China has entered a “new era” where it should “take centre stage in the world” said President Xi Jinping during his opening speech at the 19th National Congress of the Communist Party of China (18-24 October) (Xi Jinping: “Time for China to take centre stage”, BBC News, 18 October 2017). This is poised to have formidable effects on the global economy as well as on the international currency system. Furthermore, to see this happening, we may wonder if the Chinese currency needs not becoming supreme in the international currency system. What is thus the current international state of play for the renminbi and which factors could preside to its future international reign?

Executive Summary

This article focuses on assessing the possibility to see China’s Yuan rivalling or replacing the U.S. dollar as the world’s reserve currency, with all the consequent benefits.

As far as the current position of the “redback” is concerned, our analysis shows an increased internationalization as, for example, the Renminbi has been included in the basket of currencies on which the values of the IMF-issued Special Drawing Rights is based. The U.S. dollar, however, is still much more used in foreign-exchange trading and as a store of value at the official level. The greenback, all things being equal, is therefore likely to retain a dominant position in the foreseeable future.

However, keeping in mind that events rarely remain equal and follow expected trends, as first elements towards detailed scenario analysis for the future, we then analyse certain components of the Chinese economy that could help the renminbi in rivalling the international stance of the U.S. dollar. China’s extensive internal market and Beijing’s commercial depth are likely to help the renminbi in strengthening its position on global markets, while China’s financial markets still seem underdeveloped. This is why China’s economic authorities have announced that they will undertake dramatic reforms. Nonetheless, the facts that the judicial system is still controlled by the Communist Party and that the yuan is not fully convertible could hinder the possibilities for the renminbi to rival the dollar, at least in the short-term.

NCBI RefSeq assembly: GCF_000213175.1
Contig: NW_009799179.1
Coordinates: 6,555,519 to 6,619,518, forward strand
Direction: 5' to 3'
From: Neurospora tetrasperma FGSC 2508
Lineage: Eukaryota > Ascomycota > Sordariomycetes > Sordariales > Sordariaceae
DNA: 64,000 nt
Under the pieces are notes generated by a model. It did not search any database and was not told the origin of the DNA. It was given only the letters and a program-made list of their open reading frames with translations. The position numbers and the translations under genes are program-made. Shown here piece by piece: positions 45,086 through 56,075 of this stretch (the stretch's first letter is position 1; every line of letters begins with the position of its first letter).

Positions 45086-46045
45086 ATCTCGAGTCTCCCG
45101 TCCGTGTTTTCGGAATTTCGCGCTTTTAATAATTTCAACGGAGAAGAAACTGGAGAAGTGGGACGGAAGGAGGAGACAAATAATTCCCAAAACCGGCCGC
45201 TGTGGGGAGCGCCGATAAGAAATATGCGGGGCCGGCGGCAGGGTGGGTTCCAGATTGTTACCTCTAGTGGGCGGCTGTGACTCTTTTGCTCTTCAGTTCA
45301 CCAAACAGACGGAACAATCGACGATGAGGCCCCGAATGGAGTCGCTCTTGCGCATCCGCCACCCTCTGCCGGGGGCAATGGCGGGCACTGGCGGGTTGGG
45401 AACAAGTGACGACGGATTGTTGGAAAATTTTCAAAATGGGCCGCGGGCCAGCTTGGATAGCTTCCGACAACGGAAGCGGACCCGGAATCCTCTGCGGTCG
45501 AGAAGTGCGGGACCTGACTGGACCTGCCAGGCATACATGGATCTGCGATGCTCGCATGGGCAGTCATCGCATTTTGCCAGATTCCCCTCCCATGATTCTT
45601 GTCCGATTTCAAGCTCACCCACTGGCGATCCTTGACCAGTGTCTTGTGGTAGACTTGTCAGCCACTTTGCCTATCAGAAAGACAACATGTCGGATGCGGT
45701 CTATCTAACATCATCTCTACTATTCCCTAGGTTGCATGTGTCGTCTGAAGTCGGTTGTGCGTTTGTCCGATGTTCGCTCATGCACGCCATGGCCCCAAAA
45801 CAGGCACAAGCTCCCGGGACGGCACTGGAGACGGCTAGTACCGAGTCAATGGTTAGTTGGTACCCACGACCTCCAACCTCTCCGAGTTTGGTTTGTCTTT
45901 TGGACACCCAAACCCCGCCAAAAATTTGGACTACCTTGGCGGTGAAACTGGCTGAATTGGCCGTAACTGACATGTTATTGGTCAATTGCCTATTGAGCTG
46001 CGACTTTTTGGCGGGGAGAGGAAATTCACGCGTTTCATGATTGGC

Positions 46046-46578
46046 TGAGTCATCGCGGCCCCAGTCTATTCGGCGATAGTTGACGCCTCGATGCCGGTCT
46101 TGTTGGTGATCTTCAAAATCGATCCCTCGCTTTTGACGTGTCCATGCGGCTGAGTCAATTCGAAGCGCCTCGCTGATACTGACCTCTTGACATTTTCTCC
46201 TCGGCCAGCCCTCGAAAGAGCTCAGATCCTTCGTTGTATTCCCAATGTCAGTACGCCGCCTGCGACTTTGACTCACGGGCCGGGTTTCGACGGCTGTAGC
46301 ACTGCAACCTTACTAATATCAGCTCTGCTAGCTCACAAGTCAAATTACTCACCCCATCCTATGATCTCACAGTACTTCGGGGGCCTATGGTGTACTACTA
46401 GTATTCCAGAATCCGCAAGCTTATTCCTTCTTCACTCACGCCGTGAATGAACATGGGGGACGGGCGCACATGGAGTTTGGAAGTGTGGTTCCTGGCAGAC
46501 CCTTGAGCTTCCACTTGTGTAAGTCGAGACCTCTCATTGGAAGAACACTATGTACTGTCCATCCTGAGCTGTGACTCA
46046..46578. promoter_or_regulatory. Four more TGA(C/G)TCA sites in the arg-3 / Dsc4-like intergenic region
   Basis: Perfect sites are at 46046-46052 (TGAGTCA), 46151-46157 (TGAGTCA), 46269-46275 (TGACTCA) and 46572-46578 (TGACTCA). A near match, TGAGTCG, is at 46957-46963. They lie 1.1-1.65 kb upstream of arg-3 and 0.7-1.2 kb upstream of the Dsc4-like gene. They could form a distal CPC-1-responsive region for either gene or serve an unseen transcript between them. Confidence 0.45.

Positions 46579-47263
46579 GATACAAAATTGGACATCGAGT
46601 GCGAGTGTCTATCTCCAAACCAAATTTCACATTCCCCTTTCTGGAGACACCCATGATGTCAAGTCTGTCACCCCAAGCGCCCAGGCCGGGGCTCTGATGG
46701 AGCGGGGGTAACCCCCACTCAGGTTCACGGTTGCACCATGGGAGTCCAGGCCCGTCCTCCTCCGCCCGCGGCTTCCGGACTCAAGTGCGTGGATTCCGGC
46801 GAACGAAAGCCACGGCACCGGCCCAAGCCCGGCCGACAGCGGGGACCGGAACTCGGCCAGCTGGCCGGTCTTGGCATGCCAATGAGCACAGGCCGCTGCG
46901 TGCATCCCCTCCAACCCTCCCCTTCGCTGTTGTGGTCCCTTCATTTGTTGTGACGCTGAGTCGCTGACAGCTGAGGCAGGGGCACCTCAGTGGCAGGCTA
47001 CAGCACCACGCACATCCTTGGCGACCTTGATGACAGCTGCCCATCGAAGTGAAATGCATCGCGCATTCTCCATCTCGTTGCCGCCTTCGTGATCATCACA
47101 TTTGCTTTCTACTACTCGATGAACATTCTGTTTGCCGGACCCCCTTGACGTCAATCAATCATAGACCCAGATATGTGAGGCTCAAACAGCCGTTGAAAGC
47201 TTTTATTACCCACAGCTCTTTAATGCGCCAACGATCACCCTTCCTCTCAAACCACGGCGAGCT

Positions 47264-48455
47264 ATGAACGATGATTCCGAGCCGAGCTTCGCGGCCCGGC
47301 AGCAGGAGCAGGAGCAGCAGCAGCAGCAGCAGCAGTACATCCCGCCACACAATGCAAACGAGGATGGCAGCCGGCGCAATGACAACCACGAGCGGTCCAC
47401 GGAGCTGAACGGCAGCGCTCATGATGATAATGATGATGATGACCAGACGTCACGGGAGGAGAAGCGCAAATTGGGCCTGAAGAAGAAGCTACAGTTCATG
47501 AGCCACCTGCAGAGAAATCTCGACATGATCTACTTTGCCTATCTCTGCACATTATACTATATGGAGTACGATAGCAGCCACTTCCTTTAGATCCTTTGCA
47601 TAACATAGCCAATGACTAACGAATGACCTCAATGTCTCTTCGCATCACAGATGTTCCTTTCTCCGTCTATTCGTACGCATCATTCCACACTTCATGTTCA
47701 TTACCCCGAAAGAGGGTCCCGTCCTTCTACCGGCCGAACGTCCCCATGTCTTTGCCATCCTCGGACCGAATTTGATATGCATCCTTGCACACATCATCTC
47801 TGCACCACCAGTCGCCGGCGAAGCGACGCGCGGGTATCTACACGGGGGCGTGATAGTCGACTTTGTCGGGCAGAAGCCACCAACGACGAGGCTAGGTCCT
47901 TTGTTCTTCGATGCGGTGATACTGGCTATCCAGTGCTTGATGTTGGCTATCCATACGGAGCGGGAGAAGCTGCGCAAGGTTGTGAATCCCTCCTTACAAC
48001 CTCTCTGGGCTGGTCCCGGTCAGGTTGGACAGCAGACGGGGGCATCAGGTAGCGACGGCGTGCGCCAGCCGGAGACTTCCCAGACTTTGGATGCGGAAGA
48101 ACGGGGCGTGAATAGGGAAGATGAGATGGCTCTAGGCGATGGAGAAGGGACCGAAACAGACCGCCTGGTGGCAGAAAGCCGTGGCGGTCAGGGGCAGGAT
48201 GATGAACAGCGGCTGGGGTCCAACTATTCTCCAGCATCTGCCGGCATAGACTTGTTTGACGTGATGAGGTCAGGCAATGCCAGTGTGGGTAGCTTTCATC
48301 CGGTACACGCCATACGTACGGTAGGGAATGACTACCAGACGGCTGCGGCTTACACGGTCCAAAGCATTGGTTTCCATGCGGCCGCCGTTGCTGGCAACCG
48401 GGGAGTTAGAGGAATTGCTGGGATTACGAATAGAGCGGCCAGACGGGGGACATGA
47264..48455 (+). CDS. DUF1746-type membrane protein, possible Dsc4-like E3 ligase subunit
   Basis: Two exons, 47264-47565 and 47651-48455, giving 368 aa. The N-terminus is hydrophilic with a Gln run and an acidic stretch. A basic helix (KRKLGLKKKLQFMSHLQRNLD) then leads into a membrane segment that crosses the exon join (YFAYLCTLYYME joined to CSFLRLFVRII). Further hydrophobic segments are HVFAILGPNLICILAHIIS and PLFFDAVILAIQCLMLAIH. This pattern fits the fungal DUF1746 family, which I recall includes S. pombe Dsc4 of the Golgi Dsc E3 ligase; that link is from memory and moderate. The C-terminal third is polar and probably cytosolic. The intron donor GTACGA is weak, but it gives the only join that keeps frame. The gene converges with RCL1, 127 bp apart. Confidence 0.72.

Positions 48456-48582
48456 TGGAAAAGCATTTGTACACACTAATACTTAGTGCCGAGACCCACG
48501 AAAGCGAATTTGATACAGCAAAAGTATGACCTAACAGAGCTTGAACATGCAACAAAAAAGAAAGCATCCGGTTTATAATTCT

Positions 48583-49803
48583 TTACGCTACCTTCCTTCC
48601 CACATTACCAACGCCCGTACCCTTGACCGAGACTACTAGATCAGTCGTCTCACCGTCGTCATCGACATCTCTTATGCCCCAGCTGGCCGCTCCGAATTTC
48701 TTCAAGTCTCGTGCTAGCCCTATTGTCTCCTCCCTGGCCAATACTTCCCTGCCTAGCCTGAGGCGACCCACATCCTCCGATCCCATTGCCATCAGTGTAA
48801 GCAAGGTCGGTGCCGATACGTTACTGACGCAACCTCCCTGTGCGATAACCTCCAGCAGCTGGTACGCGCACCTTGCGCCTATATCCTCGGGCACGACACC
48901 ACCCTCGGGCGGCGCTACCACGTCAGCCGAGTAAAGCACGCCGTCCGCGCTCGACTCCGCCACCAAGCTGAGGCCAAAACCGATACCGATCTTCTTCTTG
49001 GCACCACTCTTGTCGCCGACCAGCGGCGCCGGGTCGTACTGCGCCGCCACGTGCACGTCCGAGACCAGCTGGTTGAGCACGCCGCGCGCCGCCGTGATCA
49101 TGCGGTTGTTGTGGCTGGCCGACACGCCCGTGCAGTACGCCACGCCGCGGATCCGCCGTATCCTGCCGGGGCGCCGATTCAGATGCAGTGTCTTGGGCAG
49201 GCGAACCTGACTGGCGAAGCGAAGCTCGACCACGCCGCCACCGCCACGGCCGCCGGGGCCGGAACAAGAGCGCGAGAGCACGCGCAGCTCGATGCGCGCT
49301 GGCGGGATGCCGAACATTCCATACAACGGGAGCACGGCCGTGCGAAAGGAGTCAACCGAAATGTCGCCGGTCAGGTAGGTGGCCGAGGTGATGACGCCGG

As a conclusion, the reform of the financial markets will be crucial to establish a truly global currency that could have the possibility to be on a par with the U.S. dollar, the two coexisting at the top of the currencies’ ladder. Other events, however, deserve further consideration for a fully detailed and final estimate.

Full article 2605 words – approx. 6 PAGES 

Access for non-members or for your package is limited.
To continue reading, become a member of The Red (Team) Analysis Society.
If you are already a member, please login (don’t forget to refresh the page).

Featured image: China-CEEC Matchmaking Event 2017. Taken on the 27th of November, 2017 by Elekes Andor (Own work) [CC BY-SA 4.0 (], via Wikimedia Commons.

About the author:  Leonardo Frisani (MA Paris) focuses currently on challenges to the US Dollar supremacy. Beyond that, his specialisation is in international security, and his main interests are in geopolitics, macroeconomics, climate change, international energy and history.